Saturday, July 11, 2020

The coronavirus is a 'hurricane coming.' Stay-at-home may be the only way to survive that storm.

Time to shut down again? As coronavirus cases surge, a growing chorus makes the case reports the Washington Post. Here is a short version with excerpts.

Dr. Anthony Fauci is reluctant to recommend a new round of stay-at-home. However, with Arizona and other states experiencing a major surge that overwhelms hospitals, some experts see that as the only hope of controlling the spiking coronavirus pandemic.

“Stay-at-home is a blunt instrument,” said Farshad Fani Marvasti, director of public health at the University of Arizona College of Medicine Phoenix. “But when you’re leading the world in new cases and things don’t seem to be getting better, you may have to use that blunt instrument."

"We see the hurricane coming. In some places, it’s already here,” said Thomas Tsai, a Harvard health policy researcher and surgeon. “The question is whether you’re going to evacuate your citizens from the path.”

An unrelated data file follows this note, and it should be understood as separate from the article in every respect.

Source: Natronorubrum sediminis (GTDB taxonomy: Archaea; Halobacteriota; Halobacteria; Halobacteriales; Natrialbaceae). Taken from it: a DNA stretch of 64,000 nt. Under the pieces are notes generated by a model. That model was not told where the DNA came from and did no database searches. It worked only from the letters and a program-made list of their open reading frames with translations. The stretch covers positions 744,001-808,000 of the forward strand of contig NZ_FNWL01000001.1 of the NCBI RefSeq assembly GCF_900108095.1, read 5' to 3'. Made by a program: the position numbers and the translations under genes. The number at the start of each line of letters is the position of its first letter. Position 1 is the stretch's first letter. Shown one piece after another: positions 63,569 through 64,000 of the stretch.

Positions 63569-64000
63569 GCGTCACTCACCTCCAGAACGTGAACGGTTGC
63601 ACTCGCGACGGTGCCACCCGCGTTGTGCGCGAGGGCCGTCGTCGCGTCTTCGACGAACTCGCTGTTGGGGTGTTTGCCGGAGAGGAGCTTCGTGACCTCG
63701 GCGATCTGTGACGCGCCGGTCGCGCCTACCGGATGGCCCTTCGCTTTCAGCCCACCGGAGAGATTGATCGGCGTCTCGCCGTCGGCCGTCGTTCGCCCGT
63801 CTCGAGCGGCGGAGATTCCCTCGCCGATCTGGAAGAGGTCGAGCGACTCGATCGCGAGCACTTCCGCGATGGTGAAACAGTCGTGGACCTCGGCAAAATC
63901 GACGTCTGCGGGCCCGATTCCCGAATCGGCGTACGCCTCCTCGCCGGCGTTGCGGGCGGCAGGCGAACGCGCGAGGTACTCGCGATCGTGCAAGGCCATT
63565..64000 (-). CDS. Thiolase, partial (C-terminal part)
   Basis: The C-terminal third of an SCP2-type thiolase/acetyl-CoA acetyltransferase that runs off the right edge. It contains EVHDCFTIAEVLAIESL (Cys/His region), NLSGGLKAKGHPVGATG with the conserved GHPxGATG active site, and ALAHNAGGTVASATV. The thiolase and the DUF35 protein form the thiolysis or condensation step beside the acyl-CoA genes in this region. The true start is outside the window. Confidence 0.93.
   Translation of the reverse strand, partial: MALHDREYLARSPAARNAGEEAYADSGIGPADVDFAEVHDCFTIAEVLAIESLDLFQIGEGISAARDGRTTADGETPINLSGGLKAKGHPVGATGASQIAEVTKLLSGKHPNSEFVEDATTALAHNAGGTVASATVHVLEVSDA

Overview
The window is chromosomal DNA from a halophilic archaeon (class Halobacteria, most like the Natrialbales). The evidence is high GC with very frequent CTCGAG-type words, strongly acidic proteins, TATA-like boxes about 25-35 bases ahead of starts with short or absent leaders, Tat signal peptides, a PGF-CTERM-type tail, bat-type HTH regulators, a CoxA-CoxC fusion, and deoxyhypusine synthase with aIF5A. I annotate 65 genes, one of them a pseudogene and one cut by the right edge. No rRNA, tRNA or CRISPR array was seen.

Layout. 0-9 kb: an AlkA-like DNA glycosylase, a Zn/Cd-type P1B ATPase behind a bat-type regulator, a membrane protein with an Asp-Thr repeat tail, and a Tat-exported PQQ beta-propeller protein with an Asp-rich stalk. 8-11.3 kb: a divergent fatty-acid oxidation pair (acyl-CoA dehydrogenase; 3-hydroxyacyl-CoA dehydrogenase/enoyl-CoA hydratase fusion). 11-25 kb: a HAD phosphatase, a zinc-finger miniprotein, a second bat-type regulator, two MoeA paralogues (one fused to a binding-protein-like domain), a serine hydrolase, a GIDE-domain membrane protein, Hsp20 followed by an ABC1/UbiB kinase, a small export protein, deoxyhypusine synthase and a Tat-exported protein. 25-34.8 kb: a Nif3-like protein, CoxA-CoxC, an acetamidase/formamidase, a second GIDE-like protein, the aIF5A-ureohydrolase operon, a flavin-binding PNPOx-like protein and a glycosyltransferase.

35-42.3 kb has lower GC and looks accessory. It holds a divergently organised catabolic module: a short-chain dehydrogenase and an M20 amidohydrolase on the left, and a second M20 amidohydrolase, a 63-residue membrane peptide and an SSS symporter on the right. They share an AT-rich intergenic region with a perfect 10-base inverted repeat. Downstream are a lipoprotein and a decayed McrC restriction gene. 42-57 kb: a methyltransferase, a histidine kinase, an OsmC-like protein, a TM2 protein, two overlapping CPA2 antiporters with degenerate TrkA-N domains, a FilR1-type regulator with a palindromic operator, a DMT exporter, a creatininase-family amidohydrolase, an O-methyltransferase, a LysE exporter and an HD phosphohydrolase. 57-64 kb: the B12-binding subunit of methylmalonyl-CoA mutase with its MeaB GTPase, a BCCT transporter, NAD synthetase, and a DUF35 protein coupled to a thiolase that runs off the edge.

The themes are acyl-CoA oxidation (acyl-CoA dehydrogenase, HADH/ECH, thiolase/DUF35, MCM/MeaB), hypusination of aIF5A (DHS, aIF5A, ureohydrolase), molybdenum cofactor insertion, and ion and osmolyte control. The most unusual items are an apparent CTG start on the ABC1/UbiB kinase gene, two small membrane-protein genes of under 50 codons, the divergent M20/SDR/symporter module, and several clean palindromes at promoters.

The evidence so far, Tsai said, suggests not.

“We’re watching this unfold and we’re frozen,” he said.

At the Harvard Global Health Institute, with which Tsai is affiliated, researchers recently put together a national tracker to assess the severity of the outbreak in all 50 states.

As of Thursday, 15 of them were in a state of “accelerated spread,” meaning that stay-at-home orders should at least be considered, along with aggressive testing and tracing programs.

Another five — Arizona, Florida, Louisiana, South Carolina and Georgia — were flashing red. In those states, the outbreaks are so advanced that researchers say stay-at-home measures are no longer optional. They should be mandatory.

In Arizona, cumulative deaths topped 2,000 on Thursday and daily hospitalizations hit another high. Gov. Doug Ducey (R) has urged people to stay home when possible, and he has reinstated closures of bars, water parks, movie theaters and gyms.

But so far, that hasn’t been sufficient. The case counts continue to rise in a way that public health experts say is reminiscent of the exponential growth that the world’s worst-hit places experienced earlier this year, before stay-at-home orders kicked in.

“We don’t want to become another New York, another Italy,” Marvasti said. “But that’s where we’re headed. We need to learn our lesson from these places.”

Read more at the Washington Post’s report. My reading indicates that the essence of the ongoing debate reduces to three options. (1) Continue opening up and live with more deaths. (2) Pause the opening and slow the increasing number of cases. (3) Shut down, order stay-at-home, and live with the economic impact.

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